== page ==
Optimus Advantage™, a Chicago-based software developer, estimates that about 30 percent of potential sales are lost because the customer feels the price isn’t right. Optimus’s Marketplace application allows consumers to negotiate item prices in real time at retailers’ websites, helping to boost the rate of successful sales. The app also includes an intelligent coupon (an iPON™), an electronic store credit that a consumer can apply to a future purchase. Imagine having an iPON that can be stored online and accessed anytime, and that can be used on a broad merchant network or traded with other consumers in the marketplace. Suddenly, paper-based coupons and their less-smart digital equivalents look like endangered species.
Kopi, based in Hong Kong, and Infonomi, based in Turkey, are startups working in a similar space. Both have developed Apple iBeacon-based monitoring systems that allow retailers to place networks of such devices in their stores to track consumers’ mobile phones (or at least those phones with the appropriate app installed). The systems provide real-time personalized offers and promotional incentives based on consumers’ individual purchase histories. These retail technologies can also:
The Disappearing American Mall
Shopping malls have a special place in American pop culture. They’ve been the place for teenagers to hang out not just in real life, but even in the movies (as just one example, consider the 1991 movie “Terminator 2: Judgment Day,” in which cyborgs sent from the future to protect — or kill — an adolescent named John Connor track down the young man in a mall).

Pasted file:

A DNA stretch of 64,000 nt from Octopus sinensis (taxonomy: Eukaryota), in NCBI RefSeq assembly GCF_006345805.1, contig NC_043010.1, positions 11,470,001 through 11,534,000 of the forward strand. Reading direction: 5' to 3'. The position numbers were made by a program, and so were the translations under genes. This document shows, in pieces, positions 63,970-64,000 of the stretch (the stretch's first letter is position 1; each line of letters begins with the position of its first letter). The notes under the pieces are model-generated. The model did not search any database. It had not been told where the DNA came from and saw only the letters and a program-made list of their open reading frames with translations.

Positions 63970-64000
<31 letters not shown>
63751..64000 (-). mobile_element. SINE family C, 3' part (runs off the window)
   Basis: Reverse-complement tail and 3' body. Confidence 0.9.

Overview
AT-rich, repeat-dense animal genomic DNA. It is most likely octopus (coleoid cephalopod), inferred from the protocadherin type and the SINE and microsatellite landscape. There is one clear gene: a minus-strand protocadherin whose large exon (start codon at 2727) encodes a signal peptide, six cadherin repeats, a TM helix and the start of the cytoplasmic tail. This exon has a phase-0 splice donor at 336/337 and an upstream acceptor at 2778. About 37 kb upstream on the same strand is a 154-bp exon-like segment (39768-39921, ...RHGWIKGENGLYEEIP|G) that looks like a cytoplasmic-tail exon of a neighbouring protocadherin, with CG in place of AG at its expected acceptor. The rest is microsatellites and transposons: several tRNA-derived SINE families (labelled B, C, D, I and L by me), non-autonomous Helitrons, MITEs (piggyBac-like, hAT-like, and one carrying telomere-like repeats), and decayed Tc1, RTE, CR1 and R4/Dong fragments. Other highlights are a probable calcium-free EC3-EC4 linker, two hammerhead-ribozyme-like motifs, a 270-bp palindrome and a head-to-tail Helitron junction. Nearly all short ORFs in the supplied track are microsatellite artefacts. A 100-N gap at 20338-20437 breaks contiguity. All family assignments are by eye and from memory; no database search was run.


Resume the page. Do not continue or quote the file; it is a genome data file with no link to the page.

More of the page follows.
However, shopping malls will inevitably suffer as retailing evolves. The recent recession and changes in consumer behavior — especially the migration to online shopping — have already cast their shadows: over the next 10 years, about 15 percent of U.S. malls will fail or be converted to non-retail space, according to Green Street Advisors, a real estate research and analytics firm. That’s an increase from just two years ago, when the firm predicted that 10 percent of malls would fail or be converted.
But then again, despite all the gloom and doom — and despite all the amazing growth we’ve seen in e-commerce in recent years — online shopping still accounts for only 15 percent of total retail sales in the United States, according to Statista, a statistics company. Statista expects online retailing to remain flat at least through next year.
Meanwhile, with all the technological tools at its disposal, the retail industry should be able to take an approach that Darwin might appreciate by morphing from a dinosaur to a bird — profitably.